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Types of Garden Bird Food

bird eating from food feeder

Types of Garden Bird Food

Feeding garden birds has become an enjoyable activity for many, and with winter just around the corner, it is more important than ever to give whatever care we can to these wild animals. In cold weather when the ground freezes and foraging food becomes difficult, feeding birds can be the difference between life and death and preserving diverse bird species.

In this blog post, we’ll guide you through the types of bird food, how to attract birds to your garden, and the best way to care for these beautiful animals.

Types of Bird Food

There are lots of different types of food available for wild birds, so how do you know which one to use? Different food offer alternative nutrients and energy sources and attract different species of bird into your garden.

  • Peanuts: Popular with the tit family, greenfinches, house sparrow, nuthatches and siskins, peanuts are a great choice as they attract any diverse birds. Peanuts are high in essential protein and provide a high energy source of fats and oils.
  • Mixed Seed: A mixed seed blend will provide a variety of seeds, attracting multiple bird species into your garden, while also providing a mix of nutrients. Suitable for year-round feeding.
  • Nyjer Seed: This oil rich seed is of a very small size, and is popular with Goldfinches and Siskins, amongst other birds. High in energy Nyjer seed provided a much needed boost during colder weather.
O'Keeffes 100% Peanuts 1kg bird food
O'KEEFFES Sunflower Hearts, 1kg
  • Sunflower Seeds: An energy rich food source popular with many species. A particular favourite of greenfinches. Can be fed all year round.
  • Sunflower Hearts: The husk of the sunflower is removed to reveal the sunflower heart perfect for birds that need a high energy food source with minimum effort. Usually hung from bird feeders or nearby tree branches, sunflower hearts are loved by blue tits, coal tits, great tits, greenfinches and chaffinches.
  • Fat Balls & Suet Treats: Often supplemented with seeds, peanuts, berries and meal-worm, fat balls and suet treats will attract many species of bird into your garden.
  • Meal-worm: Rich in protein, meal-worms are perfect for supplementing the diets of insect eating birds. Especially important in cold weather when grounds are frozen and access to natural sources can be difficult.
O'KEEFFES Fatballs Bucket, 50 Pack

While feeding garden birds is important, it is also essential to provide them with a clean feeding place. You should never feed mouldy seed or peanuts as it may cause birds to become ill, and always wash your feeders, nesting boxes, table and water-baths regularly to keep them free from dirt and prevent illness. Prevent pests and rodents from visiting your garden by clearing away fallen foods from the ground, and positioning feeders out of the reach of pests and vermin.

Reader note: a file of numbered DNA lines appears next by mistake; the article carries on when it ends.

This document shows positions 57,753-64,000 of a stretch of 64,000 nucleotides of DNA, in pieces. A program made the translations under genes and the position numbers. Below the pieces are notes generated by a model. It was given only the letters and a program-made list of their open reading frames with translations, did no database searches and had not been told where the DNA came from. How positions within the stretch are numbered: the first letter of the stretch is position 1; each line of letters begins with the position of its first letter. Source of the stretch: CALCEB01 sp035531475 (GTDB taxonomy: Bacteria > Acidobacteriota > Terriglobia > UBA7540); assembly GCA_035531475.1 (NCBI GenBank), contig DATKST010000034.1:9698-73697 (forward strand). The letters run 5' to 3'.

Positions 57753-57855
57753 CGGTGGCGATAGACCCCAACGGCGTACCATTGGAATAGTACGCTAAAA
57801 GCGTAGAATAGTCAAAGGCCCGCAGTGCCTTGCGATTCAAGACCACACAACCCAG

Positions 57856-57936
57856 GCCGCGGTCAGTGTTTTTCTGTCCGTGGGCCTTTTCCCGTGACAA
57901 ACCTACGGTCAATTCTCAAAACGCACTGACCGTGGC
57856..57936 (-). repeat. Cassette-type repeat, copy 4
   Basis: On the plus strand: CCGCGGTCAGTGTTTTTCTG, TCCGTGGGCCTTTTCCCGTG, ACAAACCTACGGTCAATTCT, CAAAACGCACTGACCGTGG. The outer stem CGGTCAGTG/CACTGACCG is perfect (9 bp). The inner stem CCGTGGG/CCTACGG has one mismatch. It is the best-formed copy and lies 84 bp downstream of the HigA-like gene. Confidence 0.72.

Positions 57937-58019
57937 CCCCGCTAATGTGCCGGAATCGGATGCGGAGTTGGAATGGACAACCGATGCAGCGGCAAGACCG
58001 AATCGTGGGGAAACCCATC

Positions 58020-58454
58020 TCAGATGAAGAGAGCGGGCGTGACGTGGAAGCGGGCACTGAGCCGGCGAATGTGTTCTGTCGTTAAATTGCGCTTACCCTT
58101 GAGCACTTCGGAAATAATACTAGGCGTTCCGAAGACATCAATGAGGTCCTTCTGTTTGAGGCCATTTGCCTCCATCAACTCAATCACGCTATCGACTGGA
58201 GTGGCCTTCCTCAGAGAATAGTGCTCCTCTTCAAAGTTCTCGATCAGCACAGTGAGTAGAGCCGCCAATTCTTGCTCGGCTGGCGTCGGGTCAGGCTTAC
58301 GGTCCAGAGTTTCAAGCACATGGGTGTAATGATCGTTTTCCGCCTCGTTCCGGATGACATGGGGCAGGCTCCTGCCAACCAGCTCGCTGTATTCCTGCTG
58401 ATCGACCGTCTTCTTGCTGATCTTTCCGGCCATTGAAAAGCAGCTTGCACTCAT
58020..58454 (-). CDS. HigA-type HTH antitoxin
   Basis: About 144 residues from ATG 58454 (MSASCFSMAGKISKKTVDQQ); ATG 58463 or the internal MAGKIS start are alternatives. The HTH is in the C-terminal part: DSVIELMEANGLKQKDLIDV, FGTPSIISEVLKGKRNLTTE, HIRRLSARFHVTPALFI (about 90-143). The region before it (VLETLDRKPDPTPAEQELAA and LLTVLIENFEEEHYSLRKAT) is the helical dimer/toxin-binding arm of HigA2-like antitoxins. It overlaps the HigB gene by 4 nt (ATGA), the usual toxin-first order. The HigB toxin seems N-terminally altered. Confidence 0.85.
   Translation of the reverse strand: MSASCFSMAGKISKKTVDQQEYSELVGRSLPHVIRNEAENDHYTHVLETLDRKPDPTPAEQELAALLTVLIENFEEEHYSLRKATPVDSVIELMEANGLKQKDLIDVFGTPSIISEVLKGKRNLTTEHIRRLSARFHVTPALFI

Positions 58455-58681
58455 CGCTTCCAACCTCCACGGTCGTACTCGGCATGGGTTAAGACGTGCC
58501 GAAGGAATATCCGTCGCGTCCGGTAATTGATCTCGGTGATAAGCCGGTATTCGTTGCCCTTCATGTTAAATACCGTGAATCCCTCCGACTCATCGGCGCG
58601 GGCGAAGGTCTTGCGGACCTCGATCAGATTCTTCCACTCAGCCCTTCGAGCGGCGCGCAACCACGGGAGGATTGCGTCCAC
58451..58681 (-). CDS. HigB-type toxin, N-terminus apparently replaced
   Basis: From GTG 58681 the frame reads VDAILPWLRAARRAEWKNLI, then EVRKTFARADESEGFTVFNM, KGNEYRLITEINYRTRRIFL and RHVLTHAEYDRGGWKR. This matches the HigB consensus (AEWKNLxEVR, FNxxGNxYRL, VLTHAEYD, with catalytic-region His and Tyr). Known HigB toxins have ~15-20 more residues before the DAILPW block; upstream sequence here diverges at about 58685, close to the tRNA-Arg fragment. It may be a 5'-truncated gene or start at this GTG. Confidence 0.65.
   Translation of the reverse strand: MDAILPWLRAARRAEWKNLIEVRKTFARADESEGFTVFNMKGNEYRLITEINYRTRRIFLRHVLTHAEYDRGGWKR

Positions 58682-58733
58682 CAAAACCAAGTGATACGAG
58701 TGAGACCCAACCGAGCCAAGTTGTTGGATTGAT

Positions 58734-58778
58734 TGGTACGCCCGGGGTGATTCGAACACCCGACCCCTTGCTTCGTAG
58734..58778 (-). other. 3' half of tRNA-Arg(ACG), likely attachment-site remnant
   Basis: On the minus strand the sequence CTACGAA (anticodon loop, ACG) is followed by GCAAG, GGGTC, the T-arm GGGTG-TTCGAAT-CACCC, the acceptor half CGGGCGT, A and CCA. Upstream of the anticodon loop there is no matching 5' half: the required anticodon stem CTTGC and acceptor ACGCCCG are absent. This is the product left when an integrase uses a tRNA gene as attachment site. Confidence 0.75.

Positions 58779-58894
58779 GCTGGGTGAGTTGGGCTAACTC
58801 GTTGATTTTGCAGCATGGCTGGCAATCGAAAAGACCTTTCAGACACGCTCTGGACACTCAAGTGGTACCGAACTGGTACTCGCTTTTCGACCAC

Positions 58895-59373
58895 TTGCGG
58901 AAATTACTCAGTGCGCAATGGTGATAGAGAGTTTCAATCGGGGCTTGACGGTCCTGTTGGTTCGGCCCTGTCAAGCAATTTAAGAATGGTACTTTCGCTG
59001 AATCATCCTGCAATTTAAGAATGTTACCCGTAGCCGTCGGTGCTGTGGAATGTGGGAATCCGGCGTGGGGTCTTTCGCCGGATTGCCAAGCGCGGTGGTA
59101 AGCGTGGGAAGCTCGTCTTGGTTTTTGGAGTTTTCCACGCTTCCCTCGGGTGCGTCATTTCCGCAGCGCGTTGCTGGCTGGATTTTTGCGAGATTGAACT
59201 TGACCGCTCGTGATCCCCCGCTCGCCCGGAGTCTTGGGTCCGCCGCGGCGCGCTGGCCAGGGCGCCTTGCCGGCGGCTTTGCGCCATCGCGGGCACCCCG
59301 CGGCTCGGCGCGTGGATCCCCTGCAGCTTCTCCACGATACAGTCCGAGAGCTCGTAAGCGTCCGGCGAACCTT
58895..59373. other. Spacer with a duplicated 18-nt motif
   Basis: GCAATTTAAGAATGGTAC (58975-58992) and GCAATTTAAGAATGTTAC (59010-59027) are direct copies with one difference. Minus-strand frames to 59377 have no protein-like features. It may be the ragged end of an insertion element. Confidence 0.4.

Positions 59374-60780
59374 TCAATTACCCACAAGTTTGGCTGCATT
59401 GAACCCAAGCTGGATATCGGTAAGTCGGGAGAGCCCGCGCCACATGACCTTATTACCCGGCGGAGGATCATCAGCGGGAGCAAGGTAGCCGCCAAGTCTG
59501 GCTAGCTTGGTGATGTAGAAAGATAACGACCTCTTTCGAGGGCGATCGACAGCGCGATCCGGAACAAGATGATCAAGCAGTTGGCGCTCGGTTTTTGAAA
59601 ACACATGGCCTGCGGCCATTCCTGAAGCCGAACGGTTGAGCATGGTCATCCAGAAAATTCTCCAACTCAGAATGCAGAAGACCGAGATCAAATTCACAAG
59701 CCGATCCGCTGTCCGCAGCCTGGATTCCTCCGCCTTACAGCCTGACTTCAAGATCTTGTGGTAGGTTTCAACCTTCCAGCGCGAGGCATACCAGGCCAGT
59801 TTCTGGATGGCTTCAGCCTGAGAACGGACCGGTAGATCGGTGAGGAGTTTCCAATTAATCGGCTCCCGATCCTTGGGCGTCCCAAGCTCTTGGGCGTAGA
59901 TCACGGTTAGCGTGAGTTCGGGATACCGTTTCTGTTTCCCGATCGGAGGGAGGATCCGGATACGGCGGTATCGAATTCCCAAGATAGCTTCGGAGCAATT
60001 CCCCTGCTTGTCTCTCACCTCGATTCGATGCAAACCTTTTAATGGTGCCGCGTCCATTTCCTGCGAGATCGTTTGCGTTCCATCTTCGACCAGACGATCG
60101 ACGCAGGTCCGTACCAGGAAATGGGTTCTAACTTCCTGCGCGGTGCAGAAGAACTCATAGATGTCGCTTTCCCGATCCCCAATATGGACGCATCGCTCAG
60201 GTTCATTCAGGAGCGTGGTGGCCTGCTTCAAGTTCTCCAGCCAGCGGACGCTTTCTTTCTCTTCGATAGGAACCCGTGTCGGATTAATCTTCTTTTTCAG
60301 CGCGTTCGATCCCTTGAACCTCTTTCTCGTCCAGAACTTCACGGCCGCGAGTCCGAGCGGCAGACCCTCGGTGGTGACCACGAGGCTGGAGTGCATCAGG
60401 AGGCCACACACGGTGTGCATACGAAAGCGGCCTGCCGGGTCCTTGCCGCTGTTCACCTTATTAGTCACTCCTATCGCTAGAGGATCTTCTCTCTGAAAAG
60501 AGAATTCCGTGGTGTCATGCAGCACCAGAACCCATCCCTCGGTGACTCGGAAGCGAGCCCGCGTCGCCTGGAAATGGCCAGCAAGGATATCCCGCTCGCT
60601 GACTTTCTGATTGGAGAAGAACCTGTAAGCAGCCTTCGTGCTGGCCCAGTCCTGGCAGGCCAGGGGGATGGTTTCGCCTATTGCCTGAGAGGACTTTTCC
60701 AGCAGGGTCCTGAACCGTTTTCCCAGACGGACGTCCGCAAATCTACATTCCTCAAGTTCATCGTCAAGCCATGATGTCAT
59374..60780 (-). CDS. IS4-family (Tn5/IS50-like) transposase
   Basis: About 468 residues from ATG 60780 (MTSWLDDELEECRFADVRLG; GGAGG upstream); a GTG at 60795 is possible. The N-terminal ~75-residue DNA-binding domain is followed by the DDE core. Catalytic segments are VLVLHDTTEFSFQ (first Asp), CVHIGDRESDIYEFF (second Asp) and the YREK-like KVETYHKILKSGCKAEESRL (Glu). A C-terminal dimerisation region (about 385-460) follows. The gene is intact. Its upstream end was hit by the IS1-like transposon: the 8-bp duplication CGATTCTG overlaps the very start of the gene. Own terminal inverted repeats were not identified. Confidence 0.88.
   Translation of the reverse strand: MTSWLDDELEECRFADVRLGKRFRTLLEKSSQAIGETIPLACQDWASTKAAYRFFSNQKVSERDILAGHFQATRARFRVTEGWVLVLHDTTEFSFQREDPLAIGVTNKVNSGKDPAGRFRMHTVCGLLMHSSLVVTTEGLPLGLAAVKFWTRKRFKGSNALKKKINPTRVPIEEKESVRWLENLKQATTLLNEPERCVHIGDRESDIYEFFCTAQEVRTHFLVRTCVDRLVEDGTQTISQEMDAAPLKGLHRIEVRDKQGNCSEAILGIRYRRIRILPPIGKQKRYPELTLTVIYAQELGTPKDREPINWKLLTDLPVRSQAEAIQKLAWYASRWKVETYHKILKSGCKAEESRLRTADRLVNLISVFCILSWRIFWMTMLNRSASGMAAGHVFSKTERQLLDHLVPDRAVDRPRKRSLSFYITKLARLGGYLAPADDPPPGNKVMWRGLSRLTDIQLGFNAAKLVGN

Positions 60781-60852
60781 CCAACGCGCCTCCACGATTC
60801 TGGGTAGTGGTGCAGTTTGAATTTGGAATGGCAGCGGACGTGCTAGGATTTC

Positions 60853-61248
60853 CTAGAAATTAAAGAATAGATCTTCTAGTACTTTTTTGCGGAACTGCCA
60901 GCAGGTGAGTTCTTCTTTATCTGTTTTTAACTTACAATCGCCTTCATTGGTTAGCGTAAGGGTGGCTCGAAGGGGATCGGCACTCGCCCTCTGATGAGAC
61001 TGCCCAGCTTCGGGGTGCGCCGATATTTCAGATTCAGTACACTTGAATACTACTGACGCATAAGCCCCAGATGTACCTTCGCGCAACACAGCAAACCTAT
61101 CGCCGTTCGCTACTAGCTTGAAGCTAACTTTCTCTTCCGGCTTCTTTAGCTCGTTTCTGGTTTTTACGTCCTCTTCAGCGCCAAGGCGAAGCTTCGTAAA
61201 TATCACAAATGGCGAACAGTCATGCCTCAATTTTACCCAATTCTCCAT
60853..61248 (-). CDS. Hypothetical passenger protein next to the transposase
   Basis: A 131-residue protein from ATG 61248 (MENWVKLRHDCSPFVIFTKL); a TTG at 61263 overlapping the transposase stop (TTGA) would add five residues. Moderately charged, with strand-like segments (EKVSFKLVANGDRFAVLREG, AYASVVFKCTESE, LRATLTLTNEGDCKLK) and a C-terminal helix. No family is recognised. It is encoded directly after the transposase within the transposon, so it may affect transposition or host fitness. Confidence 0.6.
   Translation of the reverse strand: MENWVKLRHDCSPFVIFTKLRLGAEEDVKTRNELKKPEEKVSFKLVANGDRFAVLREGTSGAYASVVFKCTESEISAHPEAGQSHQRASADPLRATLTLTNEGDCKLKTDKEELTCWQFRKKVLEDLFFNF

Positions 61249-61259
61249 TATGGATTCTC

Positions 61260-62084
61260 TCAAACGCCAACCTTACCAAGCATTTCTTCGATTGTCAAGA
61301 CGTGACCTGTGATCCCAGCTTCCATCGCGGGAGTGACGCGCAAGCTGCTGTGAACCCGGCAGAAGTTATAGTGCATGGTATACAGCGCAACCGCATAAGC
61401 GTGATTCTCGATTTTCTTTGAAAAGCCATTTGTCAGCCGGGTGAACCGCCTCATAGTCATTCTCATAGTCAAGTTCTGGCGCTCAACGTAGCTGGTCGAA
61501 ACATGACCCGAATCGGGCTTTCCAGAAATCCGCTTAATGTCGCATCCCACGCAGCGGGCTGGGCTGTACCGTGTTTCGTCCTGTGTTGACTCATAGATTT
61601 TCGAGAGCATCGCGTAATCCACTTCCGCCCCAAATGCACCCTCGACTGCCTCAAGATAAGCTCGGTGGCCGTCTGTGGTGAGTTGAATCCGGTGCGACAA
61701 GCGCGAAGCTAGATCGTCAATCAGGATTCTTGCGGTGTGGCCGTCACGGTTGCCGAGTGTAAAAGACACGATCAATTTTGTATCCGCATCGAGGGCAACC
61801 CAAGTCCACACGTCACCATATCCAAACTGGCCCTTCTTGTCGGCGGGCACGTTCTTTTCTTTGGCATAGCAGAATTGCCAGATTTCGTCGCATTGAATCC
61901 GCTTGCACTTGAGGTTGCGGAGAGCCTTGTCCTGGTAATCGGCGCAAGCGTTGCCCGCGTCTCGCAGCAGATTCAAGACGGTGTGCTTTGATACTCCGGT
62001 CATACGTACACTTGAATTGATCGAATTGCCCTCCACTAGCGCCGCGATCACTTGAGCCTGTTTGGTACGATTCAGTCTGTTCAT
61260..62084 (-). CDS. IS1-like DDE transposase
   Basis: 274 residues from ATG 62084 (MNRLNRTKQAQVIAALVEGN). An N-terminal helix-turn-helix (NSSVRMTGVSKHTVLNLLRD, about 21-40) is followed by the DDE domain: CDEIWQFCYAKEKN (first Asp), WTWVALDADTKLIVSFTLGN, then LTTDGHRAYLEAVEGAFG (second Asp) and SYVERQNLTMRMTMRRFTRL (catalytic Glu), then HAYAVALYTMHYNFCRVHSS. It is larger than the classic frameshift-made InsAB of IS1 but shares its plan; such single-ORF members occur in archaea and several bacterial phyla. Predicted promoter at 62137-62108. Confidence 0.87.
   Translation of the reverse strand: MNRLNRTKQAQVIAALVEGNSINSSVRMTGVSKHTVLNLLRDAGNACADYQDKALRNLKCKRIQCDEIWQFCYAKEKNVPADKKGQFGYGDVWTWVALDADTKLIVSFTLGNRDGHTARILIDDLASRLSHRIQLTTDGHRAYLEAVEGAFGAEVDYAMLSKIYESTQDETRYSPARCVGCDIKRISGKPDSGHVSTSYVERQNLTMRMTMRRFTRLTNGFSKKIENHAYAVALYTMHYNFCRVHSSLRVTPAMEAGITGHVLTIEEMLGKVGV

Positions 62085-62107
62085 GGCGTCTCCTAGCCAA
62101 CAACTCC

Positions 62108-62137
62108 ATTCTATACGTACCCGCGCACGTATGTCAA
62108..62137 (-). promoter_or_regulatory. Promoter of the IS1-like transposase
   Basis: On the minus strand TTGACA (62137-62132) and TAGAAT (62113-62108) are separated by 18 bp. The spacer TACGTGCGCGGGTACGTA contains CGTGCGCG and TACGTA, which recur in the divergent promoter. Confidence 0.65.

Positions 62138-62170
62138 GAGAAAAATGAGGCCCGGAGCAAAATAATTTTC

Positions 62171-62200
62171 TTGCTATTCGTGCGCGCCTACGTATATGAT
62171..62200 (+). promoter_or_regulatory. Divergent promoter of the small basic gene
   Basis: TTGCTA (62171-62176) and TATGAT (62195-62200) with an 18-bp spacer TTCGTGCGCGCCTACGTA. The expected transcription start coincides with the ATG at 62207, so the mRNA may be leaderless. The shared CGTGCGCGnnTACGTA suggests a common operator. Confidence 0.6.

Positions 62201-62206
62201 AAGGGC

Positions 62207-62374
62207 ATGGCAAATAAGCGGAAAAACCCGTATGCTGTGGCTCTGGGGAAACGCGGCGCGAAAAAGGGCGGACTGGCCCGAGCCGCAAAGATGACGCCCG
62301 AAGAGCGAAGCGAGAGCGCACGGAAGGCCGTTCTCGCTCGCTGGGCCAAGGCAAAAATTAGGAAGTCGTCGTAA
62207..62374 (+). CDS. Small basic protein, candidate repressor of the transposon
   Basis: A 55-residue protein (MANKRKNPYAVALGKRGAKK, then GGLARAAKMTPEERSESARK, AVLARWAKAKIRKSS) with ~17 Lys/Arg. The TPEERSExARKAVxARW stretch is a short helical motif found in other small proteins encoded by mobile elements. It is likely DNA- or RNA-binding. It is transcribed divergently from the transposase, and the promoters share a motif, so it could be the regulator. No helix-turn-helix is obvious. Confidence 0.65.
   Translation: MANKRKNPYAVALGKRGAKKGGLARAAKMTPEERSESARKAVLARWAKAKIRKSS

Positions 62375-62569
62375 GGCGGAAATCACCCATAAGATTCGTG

Blue tits (Cyanistes caeruleus) are a common sight on garden feeders in Winter. North Devon, UK.

How to Attract Birds to Your Feeders

  1. Don’t place bird feeders out in the open. This may deter birds from visiting your feeders due to fear of predators. Instead, opt for areas within a metre or two of a tree or hedge, with some cover, and not too far from your window so you can still watch the action.
  2. Stay consistent. You might not attract many birds the first time round, but once they discover your feeders, it won’t be long until a flock will come visiting! They will begin to rely on your food source, so it’s important to keep putting out food throughout the year, taking special care during the winter.
  3. Offer variety. More variety, more diversity! A high quality seed mix and some peanuts will attract many birds species, but adding specialist foods like mealworms, fat balls and suet treats to your feeders caters for a wider range of dietary requirements. This will entice a more diverse range of birds to your garden!
  4. Don’t leave food out food out for too long. Food left in feeders for a long time can get mouldy. With Irish weather known for being wet and damp, it won’t take long before the food becomes unsuitable for garden birds. Provide just enough food for a short period.
  5. Provide water. Water is just as important as food for our garden birds, and fresh water can be difficult to locate during the cold weather. Make sure to provide plenty of fresh water in your garden for both bathing and drinking to help gardens birds conserve their energy.

Any more questions? Got any more questions about feeding garden birds? Be sure to ask one of expert Pet Care Advisors at your local Petmania store today.

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